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Therefore, this research will explore the influences of religion, particularly Methodism, at Indiana Asbury in the context of the national trend in the late nineteenth century to admit women to higher education institutions. This paper will layout the foundational beliefs of Methodism, Indiana Asbury’s road to becoming coeducational, the experiences of the first Asbury women at college and after graduation, and the establishment of exclusive female organizations. Through detailed analyses, I will demonstrate how Indiana Asbury’s affiliation with the Methodist Church and students’ Methodist faith dramatically shaped: 1. Indiana Asbury’s decision to become coeducational in 1867; 2. the first collegiate women’s experiences at Asbury and post-graduation, and; 3. the establishment of the women’s fraternity Kappa Alpha Theta (1870) and the Philomathean literary society (1871).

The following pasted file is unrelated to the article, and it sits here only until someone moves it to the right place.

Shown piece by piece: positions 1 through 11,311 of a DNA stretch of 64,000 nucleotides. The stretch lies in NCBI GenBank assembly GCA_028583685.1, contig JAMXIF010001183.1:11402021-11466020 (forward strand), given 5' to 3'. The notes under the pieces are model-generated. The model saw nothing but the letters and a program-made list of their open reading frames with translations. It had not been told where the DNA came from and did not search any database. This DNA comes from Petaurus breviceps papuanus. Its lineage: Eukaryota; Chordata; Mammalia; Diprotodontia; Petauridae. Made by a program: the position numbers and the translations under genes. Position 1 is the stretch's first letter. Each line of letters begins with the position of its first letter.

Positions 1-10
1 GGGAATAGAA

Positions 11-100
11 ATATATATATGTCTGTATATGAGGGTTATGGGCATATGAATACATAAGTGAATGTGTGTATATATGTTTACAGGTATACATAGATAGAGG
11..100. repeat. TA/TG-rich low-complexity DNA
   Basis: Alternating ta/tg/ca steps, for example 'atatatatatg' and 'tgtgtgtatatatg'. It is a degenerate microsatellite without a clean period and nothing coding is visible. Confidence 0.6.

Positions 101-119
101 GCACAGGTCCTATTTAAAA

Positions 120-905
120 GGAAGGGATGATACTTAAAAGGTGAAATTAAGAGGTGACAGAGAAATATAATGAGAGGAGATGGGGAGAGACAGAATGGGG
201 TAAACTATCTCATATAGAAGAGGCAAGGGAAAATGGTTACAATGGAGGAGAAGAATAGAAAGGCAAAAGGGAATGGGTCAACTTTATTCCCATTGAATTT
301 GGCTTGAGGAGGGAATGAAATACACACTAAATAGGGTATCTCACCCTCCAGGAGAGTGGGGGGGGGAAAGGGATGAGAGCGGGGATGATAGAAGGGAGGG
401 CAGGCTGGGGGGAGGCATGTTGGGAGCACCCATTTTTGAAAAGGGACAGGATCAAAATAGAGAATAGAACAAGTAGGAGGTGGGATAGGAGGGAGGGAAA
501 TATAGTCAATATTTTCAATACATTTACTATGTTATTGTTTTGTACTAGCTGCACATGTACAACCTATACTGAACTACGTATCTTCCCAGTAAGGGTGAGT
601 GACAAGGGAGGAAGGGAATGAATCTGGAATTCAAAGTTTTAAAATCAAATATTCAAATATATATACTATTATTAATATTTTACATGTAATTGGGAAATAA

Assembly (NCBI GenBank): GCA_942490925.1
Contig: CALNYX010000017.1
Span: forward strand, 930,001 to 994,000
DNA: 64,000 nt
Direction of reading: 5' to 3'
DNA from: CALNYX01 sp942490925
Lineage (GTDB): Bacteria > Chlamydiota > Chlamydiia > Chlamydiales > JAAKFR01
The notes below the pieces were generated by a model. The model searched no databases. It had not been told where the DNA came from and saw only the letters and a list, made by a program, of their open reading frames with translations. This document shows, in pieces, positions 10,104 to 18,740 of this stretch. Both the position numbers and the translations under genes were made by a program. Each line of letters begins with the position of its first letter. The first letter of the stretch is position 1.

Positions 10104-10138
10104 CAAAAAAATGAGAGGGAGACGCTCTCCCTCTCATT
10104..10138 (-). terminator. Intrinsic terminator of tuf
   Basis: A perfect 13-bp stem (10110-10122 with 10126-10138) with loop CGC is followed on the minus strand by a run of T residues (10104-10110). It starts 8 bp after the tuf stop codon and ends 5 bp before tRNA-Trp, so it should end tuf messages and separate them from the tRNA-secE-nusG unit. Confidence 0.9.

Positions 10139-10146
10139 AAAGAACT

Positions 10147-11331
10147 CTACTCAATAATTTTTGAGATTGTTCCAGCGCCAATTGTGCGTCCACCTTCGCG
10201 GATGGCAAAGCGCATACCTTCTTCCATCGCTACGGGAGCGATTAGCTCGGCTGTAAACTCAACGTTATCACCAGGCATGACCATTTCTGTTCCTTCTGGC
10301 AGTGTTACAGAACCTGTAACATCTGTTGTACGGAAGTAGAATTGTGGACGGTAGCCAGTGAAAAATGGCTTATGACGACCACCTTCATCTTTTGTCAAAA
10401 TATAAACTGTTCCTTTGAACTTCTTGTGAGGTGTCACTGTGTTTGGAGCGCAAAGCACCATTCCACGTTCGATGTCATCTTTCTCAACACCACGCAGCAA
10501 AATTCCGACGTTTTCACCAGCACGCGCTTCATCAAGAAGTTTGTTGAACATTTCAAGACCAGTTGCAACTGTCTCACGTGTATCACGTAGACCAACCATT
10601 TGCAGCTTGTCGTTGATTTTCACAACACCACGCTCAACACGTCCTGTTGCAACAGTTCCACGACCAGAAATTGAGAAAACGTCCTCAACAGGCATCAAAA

Clifton J. Phillips Archives Research Award winner.



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